Read this guide on how to Memorize the Notes on the Fretboard to learn effective memorization methods for any tuning.
Here are the notes on the fretboard in DADGAD Tuning:
Notice how the notes line up across the strings on the 2nd, 5th, 7th, 10th, and 12th frets. The fact that so many note positions line up so well makes this an excellent tuning to experiment with a guitar slide.
The above fretboard diagram shows you the notes in the C Major Scale. It’s a good scale to memorize as a starting point, but the D Major Scale tends to be more commonly used in DADGAD Tuning.
Here is the D Major Scale in DADGAD Tuning:
Try writing some riffs or chord progressions using the above fretboard diagram as a reference.
A good exercise is to take a riff or chord progression you know from another song and figure out how to play it in DADGAD Tuning.
Some riffs and chord progressions you know from Standard Tuning will be difficult or awkward to play in DADGAD Tuning, while others will be fine. This is a great way to learn what works and what doesn’t work in this tuning.
Once you learn what types of riffs or progressions work well in this tuning, try coming up with your own riffs or licks. Then you can spend some time improvising with a backing track or writing songs.
DADGAD Tuning Songs (With Guitar TAB)
Here are some well-known songs in DADGAD Tuning. DADGAD Tuning is also known as Celtic Tuning, so you can find a lot of Celtic music in DADGAD Tuning.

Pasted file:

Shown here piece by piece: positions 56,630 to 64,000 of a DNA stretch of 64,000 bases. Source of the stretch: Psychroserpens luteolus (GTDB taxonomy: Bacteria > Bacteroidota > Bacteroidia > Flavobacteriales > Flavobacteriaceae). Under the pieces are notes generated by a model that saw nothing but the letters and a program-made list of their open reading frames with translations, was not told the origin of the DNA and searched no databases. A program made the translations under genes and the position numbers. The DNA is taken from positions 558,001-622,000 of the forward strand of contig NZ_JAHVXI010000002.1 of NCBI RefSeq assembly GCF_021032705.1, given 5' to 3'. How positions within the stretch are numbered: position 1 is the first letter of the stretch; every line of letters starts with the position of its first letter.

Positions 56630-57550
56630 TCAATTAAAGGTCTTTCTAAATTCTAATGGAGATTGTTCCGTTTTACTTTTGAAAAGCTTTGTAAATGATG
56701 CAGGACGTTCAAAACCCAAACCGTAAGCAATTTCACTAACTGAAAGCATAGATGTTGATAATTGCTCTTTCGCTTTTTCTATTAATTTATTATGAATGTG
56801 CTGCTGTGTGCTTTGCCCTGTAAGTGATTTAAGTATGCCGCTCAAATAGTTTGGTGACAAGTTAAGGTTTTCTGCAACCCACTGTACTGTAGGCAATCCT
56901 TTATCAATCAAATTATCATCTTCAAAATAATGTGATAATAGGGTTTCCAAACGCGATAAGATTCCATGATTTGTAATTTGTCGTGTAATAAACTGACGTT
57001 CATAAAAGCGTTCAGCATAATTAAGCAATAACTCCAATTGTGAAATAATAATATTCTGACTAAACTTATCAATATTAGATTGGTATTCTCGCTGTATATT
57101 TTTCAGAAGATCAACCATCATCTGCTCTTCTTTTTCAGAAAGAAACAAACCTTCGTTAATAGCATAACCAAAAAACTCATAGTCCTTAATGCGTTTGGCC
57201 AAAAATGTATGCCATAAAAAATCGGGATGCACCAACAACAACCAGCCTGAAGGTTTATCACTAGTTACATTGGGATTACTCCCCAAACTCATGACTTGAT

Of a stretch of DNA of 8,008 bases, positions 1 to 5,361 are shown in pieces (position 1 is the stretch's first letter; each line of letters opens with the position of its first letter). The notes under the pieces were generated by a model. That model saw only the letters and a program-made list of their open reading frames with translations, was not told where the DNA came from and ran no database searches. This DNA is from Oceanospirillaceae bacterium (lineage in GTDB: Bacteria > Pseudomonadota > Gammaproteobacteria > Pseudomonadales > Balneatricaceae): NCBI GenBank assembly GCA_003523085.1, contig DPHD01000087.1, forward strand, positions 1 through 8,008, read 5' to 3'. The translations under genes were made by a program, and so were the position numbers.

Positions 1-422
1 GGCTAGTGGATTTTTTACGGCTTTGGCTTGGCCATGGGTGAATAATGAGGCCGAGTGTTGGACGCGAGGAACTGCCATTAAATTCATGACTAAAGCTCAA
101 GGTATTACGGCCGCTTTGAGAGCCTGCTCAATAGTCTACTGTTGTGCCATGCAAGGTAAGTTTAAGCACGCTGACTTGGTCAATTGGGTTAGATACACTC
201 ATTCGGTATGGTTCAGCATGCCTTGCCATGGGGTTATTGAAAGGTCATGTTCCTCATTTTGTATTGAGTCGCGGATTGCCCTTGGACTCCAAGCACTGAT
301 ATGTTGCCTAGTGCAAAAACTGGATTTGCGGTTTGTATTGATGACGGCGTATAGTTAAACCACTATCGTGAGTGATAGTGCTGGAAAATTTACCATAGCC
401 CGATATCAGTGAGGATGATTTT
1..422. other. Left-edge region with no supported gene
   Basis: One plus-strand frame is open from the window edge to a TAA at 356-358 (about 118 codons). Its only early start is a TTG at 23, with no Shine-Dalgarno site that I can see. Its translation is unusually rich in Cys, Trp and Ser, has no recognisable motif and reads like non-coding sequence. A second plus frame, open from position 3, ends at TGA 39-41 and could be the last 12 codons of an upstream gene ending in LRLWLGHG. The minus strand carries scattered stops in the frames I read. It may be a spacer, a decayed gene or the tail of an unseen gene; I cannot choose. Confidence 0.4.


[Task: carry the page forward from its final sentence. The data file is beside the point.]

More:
Kashmir by Led Zeppelin
There are a few Led Zeppelin songs in DADGAD Tuning and Kashmir is a great one to learn first.
The above riff can be played in Drop D Tuning in the exact same way. So the above riff doesn’t give the best example of this tuning compared to the rest of the song. But it’s a fun riff to play, so give it a go.
Here is an interesting chord-based riff from later in the song that does give a good example of what DADGAD Tuning sounds like:
Try to figure out the optimal finger placement for these chords. You want the chords to flow smoothly from one position to the next. These two chord shapes are a great example of how you can take a chord shape and move it around the fretboard.
There are a few strumming sections in the song that use simple chord shapes. The chords used are incredibly simple thanks to the way the strings are tuned.
After you play around with Kashmir, check out Black Mountain Side for another Led Zeppelin song in DADGAD Tuning.
Dear Maria, Count Me In by All Time Low (Acoustic)
When All Time Low perform this song live on acoustic, they switch to using DADGAD Tuning.
The original song was recorded in Drop D Tuning, so this acoustic version shows how you can take a song and give it a new life by switching to a different tuning.
This is a simple song to use that makes use of basic rhythm patterns.
Notice how all of the chord shapes use a few open strings. This is how you get the best sounding chords in an open tuning. If you try coming up with your own chord-based songs, try incorporating as many open strings as you can into each chord.
In Dreams by Ben Howard
This fast-paced and lively song makes great use of DADGAD Tuning and showcases why it’s such a popular tuning with some guitarists.
This song uses fingerpicking, so check out this lesson on Fingerpicking to learn more if you haven’t tried this before. The lesson covers some basic fingerpicking patterns to practice before you move on to more complex patterns like the ones used in this song.
Combining slides, hammer-ons, and pull-offs are simple ways you can spice up any fingerpicking-based songs. You can see throughout this song how these techniques are used. Try playing the above part without any slides or pull-offs and you’ll hear how those techniques change the feel of what you’re playing.